Women's History Month: The Women of Martin Guitar

Posted by cfmartinguitar

Can you name your favorite female guitarist from the 1950s? Can you name any? Just like the record industry, the number of women working in guitar building has grown over the years and, to celebrate Women's History Month, we have highlighted just a few of the many women who build guitars here at Martin.

Diane has worked as a neck fitter for Martin guitar for the past 10 years, where her husband Dave also used to work. As anyone who has built a guitar can tell you, the fit of the neck can be one of the most crucial and challenging parts of a guitar build—particularly if the guitar sports a dovetail neck joint. It involves a long process of carefully carving off excess wood, fitting, refitting, and sheer strength to ensure that the fit is absolutely flawless. Otherwise, a guitar can wind up with tuning issues and problems with the action. "It requires physical strength, but also mental agility" says Diane, "because each and every neck is different." This means no two sets of problems to solve are alike—just as no two Martins are alike. After ten years of muscling necks into place, you would think her wrists might be suffering, but "I'm fine," she says. "I'm Pennsylvania Dutch - we come from hearty stock!"

Phyllis has been an employee of Martin Guitar since 1985, when she started in what was then our string division. Now she cuts and installs endpieces and routes blocks. Her daughter works here, as did her granddaughter, her son in law, and her grandson in law. Earlier in her career here at Martin, she worked building bodies by hand, as the only woman in a department full of men. After years of perfecting her craft, she looks forward to retiring in just a few years. We'll miss her—and it could be that you're playing a guitar that Phyllis helped to build right now!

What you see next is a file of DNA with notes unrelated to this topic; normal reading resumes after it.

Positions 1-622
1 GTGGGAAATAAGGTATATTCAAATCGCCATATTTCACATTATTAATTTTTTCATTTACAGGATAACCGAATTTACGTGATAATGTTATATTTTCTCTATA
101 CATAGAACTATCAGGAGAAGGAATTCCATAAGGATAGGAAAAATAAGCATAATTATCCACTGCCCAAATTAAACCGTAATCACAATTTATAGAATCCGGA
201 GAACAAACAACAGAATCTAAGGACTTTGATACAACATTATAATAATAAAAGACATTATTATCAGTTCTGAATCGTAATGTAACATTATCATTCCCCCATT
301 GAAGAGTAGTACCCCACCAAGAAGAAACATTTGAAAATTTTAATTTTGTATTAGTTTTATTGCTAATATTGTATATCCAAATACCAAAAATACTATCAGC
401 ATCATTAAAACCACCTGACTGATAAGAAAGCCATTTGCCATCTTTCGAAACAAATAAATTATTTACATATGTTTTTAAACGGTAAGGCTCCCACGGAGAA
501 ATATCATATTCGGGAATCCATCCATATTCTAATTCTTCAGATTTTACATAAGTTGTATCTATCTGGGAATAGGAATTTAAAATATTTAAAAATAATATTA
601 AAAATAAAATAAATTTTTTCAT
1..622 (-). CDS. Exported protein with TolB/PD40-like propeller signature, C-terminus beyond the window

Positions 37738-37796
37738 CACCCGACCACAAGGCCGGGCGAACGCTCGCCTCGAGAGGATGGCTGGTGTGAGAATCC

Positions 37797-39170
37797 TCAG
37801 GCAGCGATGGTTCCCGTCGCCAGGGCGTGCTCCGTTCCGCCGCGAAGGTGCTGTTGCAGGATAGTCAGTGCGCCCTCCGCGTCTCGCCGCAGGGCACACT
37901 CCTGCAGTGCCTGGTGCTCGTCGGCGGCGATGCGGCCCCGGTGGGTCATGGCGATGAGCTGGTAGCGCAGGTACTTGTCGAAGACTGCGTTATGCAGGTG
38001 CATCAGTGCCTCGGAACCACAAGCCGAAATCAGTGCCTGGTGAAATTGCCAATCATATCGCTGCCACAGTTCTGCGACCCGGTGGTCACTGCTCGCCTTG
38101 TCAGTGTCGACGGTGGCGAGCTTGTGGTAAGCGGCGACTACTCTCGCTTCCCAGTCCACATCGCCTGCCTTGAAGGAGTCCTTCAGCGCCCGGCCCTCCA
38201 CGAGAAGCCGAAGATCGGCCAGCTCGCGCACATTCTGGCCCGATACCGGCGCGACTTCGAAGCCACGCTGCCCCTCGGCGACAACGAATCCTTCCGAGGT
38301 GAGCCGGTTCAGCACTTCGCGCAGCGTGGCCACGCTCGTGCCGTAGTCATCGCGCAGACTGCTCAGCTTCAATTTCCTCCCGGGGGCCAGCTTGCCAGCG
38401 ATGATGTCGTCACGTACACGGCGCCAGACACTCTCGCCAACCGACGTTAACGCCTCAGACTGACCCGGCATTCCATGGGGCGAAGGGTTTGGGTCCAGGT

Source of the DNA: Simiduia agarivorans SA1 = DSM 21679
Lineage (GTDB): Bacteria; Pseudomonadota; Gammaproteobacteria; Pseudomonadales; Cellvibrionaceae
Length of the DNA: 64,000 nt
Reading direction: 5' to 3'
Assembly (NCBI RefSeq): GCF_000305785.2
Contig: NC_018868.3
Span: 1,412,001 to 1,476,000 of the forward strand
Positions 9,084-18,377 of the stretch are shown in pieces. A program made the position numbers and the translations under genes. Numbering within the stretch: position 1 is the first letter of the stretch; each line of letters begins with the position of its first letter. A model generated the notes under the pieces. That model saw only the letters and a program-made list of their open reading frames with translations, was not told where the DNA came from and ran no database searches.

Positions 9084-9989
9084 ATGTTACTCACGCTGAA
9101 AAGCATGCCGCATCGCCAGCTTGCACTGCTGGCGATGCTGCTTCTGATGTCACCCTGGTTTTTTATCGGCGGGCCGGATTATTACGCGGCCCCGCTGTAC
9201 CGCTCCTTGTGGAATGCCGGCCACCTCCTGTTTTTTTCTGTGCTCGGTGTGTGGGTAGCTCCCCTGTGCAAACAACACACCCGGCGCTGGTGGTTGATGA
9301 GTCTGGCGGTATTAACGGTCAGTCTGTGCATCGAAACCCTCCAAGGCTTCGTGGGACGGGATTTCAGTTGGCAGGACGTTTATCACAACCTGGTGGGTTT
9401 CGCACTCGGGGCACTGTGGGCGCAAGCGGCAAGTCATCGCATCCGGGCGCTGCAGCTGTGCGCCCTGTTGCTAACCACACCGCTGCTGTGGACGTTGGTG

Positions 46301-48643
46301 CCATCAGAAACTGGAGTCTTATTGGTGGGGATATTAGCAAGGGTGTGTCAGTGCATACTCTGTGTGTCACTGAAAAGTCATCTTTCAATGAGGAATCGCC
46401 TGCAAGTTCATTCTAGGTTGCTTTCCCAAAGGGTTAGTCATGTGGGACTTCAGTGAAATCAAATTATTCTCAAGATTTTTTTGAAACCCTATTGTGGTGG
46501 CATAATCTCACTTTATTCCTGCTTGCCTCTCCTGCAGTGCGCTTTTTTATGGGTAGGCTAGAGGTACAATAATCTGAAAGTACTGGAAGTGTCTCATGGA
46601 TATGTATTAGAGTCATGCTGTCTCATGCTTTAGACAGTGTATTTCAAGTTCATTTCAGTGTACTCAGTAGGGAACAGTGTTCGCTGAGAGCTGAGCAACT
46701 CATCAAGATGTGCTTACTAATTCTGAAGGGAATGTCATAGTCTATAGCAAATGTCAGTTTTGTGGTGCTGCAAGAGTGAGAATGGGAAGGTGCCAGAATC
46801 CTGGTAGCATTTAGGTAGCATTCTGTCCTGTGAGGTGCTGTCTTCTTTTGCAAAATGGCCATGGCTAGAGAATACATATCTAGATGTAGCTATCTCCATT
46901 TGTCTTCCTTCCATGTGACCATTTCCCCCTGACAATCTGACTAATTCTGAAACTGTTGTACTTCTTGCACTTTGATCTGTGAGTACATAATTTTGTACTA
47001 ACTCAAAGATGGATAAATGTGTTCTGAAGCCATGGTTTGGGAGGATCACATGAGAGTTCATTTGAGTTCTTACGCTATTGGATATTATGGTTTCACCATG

One of our most skilled brace-shapers, Diana has worked here for over 10 years. The art and science of shaping braces strong enough to support over 150 lbs. of string tension while remaining supple and elegant enough to provide beautiful, resonant tone is something that requires the utmost precision. So why not use something like a laser-guided to cutting machine for these parts? "I worked with a machine once," says Diane, "but I could cut them by hand faster than the machine could, so they got rid of it!"

Mary has been working in our stringing division for 10 years. When she started, she was the only female in a department that now, a decade later, has many women working alongside her. She puts the absolute most care into making sure each Martin that crosses her bench leaves with pitch perfect intonation and playability. "Someone could have been saving up their whole lives for this guitar," says Mary, "and I want to make sure the instrument they get lives up to that. This could become a family heirloom."

You are still more likely to see a man than a woman with a guitar on TV and in magazines, but for every girl seeking a role model we hope you'll remember that if there is a Martin in your hands, it was almost certainly built with the help of one of the amazing women here. While we can only mention a few of the many women who work day-in and day-out building our amazing instruments, below are brief profiles of a few more.


Special thanks to Emilie M. and Scott F.

Topics: Martin History, News

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